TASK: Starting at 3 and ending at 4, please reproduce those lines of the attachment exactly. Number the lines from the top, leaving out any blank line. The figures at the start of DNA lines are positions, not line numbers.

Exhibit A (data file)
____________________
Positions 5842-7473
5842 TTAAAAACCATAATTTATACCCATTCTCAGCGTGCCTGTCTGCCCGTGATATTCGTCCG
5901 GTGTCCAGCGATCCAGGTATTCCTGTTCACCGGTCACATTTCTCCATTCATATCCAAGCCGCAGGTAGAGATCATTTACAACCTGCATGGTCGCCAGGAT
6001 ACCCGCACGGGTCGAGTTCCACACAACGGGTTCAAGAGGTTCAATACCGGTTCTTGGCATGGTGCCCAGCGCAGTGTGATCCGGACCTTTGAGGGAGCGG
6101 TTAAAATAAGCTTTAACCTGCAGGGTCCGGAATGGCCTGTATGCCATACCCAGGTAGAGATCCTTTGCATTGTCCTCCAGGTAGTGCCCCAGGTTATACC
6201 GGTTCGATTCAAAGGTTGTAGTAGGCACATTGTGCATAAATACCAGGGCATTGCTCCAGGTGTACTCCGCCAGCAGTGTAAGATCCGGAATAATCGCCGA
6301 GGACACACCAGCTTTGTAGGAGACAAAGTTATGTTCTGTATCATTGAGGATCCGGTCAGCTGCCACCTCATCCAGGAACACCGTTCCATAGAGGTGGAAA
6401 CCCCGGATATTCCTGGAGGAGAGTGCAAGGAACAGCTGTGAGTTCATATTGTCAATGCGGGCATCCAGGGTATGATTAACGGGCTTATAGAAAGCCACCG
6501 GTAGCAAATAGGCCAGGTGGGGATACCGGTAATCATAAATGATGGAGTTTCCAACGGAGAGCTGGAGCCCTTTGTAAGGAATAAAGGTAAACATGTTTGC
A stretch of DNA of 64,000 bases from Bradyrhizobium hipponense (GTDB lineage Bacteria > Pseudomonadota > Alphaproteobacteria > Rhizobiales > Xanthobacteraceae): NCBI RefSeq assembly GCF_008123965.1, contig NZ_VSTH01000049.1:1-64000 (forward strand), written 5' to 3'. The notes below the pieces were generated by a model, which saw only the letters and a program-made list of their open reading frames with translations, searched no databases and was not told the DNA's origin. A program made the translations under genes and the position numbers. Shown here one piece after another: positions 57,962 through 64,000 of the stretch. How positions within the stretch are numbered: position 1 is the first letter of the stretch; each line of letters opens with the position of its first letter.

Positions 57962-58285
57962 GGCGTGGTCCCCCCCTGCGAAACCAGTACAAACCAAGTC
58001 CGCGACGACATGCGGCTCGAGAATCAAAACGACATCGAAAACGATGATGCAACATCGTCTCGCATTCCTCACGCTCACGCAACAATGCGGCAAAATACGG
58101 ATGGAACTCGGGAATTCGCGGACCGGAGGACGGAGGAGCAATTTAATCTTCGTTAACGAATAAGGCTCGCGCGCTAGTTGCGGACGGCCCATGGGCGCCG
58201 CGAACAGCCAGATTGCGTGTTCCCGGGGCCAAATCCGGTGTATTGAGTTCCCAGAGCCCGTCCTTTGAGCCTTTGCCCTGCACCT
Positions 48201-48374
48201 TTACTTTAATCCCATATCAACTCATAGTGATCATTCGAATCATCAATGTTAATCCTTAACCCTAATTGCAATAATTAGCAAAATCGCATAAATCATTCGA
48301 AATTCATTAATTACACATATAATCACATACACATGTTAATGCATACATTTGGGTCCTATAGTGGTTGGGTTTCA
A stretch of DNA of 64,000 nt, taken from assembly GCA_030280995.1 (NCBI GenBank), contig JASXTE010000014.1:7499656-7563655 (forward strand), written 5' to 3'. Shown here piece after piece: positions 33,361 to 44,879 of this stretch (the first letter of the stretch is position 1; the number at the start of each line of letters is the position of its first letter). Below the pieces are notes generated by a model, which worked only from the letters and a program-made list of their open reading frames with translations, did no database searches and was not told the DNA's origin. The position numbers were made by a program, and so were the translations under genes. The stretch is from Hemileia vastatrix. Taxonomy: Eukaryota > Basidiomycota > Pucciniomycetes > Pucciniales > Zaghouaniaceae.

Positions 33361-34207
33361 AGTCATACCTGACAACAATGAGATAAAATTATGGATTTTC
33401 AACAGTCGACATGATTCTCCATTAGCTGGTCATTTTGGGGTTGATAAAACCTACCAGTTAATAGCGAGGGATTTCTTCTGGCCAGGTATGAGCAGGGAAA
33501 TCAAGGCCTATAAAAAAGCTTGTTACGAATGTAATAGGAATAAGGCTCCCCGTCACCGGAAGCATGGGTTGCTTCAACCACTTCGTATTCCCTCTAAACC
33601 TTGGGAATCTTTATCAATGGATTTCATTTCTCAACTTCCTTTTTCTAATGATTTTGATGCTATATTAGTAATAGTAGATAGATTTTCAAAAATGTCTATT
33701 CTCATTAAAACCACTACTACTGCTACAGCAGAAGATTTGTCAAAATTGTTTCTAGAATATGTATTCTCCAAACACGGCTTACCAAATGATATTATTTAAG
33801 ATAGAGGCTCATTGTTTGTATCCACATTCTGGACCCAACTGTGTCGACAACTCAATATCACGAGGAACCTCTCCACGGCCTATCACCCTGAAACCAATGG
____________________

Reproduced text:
5901 GTGTCCAGCGATCCAGGTATTCCTGTTCACCGGTCACATTTCTCCATTCATATCCAAGCCGCAGGTAGAGATCATTTACAACCTGCATGGTCGCCAGGAT
6001 ACCCGCACGGGTCGAGTTCCACACAACGGGTTCAAGAGGTTCAATACCGGTTCTTGGCATGGTGCCCAGCGCAGTGTGATCCGGACCTTTGAGGGAGCGG